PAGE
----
Korei Parker is a boisterous seven-year-old with an infectious smile who improvises her own songs and loves to share them out loud. On an April day two years ago in Memphis, Tenn., where she lives, Korei came home from school with strange bruises. She had bumped into some things, she said—maybe a desk—but not hard enough to cause deep marks. Her mother, Rhonda, called their pediatrician and set up an appointment for later that week. But the next morning Korei woke up with new splotches across her arm and forehead. And when Korei brushed her teeth, her gums started to bleed.
Mother and daughter rushed to nearby St. Jude Children’s Research Hospital. Doctors there figured out Korei was not producing enough new blood cells, which causes uncontrolled bleeding, bruising and infections. The illness is called severe acquired aplastic anemia.
The girl was quickly put on several drugs to boost her blood cells and fight infections. St. Jude doctors also did something unusual: They tested Korei for some 230 genes that affect which drugs—and what doses—would work best in her body. Certain gene variants can trigger the body to break down medications very quickly. In such cases, even high drug doses may fail.
Because of her particular genetics, the tests showed, Korei broke down voriconazole—a drug doctors had initially prescribed to stave off fungal infections—too fast. “She took adult dosages, and it didn’t seem to do anything for her,” Rhonda says. Her daughter had not contracted a dangerous fungus yet, but she was vulnerable, and her body would not be able to fight back. So physicians switched to another drug that interacts with bodily enzymes made by different genes. Korei’s body processed that drug normally, and she remained infection-free.
Tailoring treatments to genetic makeup is part of the futuristic vision of personalized medicine, where all care is custom-fit to an individual’s DNA. Remarkably, part of that vision—genetic drug matching, called pharmacogenomics—is already here. Korei Parker benefited from it. Although total human genome sequencing costs $1,000, getting drug-gene results on a few hundred genes at St. Jude costs about half that much for each patient. “The era of precision medicine is upon us,” says Dan Roden, assistant vice chancellor for personalized medicine at Vanderbilt University Medical Center. “The low-hanging fruit here is pharmacogenomics.”
Unfortunately this fruit is being plucked by only a handful of hospitals. Lack of insurance coverage for the tests, along with confusion among doctors about what to do with the genetic data, is preventing the exams from being widely used.
The sad result, advocates say, is that people are getting sick needlessly. Between 5 and 30 percent of the global population is estimated to have the same troublesome gene variant as Korei, for example, and it affects how well people respond to multiple medications, not just voriconazole. Roughly 50 percent of hospital patients get a drug in any one-year period that could cause serious side effects because of that person’s genetic makeup, according to analyses from St. Jude and Vanderbilt. One study at Vanderbilt, which examined only six drugs, estimated that drug-gene tests could eliminate some 400 adverse events in a patient population of 52,942. If tests were performed for more than six drugs across the U.S. population, that number of avoided ailments would likely climb into the hundreds of thousands.
SHOTS IN THE DARK
Doctors are not accustomed to making medication choices using genetics. What they have done, for decades, is to look at easily observed factors such as a patient’s age and weight and kidney or liver functions. They also considered what other medications a patient is taking and any personal preferences.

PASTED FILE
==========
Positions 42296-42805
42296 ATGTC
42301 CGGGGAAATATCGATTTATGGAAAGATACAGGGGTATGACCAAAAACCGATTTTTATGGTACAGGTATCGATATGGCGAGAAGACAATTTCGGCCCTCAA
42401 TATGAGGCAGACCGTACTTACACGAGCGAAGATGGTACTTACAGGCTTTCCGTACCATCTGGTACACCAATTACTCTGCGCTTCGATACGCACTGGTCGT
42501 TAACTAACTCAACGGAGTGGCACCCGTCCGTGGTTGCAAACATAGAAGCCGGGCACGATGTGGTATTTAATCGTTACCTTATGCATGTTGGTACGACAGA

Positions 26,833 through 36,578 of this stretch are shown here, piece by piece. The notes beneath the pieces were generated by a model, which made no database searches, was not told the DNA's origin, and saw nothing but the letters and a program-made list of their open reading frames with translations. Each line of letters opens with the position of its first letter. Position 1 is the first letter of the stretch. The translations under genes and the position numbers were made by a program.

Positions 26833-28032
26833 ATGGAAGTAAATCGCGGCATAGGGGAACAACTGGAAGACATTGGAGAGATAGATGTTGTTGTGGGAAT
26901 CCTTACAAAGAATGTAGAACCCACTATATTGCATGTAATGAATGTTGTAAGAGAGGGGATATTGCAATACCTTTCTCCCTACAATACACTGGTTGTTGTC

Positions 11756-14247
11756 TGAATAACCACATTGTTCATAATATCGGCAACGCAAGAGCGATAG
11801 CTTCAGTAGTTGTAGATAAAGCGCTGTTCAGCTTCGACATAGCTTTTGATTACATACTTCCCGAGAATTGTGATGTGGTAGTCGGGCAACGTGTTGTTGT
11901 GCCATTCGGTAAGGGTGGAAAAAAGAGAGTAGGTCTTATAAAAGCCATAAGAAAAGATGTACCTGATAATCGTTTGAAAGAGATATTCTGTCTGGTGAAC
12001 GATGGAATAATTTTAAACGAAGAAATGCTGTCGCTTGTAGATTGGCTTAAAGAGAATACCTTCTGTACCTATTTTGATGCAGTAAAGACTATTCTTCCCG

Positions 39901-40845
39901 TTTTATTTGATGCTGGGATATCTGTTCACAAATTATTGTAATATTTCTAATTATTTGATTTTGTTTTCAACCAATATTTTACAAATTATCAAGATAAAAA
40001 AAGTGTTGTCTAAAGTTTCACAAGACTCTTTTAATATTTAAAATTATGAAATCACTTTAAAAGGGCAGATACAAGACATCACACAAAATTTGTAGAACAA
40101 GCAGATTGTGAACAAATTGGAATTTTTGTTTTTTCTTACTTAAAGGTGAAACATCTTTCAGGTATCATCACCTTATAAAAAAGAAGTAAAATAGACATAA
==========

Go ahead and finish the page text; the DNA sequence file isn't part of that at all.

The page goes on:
If clinicians would consider genetics, here is what they could learn about prescribing the common painkiller codeine. Typically the body produces an enzyme called CYP2D6 that breaks down the drug into its active ingredient, morphine, which provides pain relief. Yet as many as 10 percent of patients have genetic variants that produce too little of the enzyme, so almost no codeine gets turned into morphine. These people get little or no help for their pain. About 2 percent of the population has the reverse problem. They have too many copies of the gene that produces the enzyme, leading to overproduction. For them, a little codeine can quickly turn into too much morphine, which can lead to a fatal overdose.
These types of drug-gene interactions explain some long-standing medical mysteries. As early as 510 B.C. Greek mathematician Pythagoras (of geometry-class fame) found that when some people ate a particular type of bean they would get hemolytic anemia, a potentially deadly condition in which red blood cells are destroyed and removed from the bloodstream. Some 2,500 years later researchers discovered why that reaction occurred: these people inherit genetic variants that lead to a deficiency in the production of an enzyme called glucose-6-phosphate dehydrogenase (G6PD). That substance normally prevents red blood cell destruction. That very same genetic variant—which can be spotted with today’s gene tests—also predisposes patients to hemolytic anemia if they take several drugs now on the market, including rasburicase, a medication often given to patients with leukemia.
Many such drug-gene interactions—both severe and subtle—could be avoided by taking different doses of the drugs or turning to substitutes. Researchers concluded in October 2015 in Nature that there are 80 medications—affected by about two dozen genes—with known alternative treatments.
Some of the major recent research milestones about drugs and genes have been reached at St. Jude by Mary Relling, chair of the pharmaceutical sciences department. St. Jude sees a lot of pediatric cancer patients, and because many potential problem drugs are chemotherapy medications, the hospital was worried these children could be hurt by genetic interactions. Relling and her colleagues conducted years of drug-gene tests on a small scale. Then, in May 2011, she spearheaded the effort to start testing all new St. Jude patients.
The hospital also has a major advantage over others: it does not have to worry about insurance companies paying the institution back for these gene tests or denying the claims and making patients themselves pay. Patient care is paid for primarily by donations and grants. Thanks to that financial certainty, whenever a new patient starts care, St. Jude tests a blood sample for more than 200 genes.
By March of this year the hospital had data in almost 3,000 patients’ electronic medical records corresponding to seven genes and 23 drugs that are well understood and affect its patients. One record belongs to Eden Brewer, a five-year-old girl who was diagnosed with acute lymphoblastic leukemia at the hospital last year. Fortunately, her gene test results did not reveal any mutations that would require the doctors to change their treatment plan. But they did reveal she might have trouble with other drugs later on in life. One is called simvastatin, used to manage high cholesterol. Eden, it turns out, has a variant form of a gene, known as SLC01B1, that would keep her body from effectively processing the drug. For reasons that are not yet fully understood, that problem sometimes leads to life-threatening muscle damage. Simvastatin is a frequently prescribed drug, but Eden needs to stay away from it.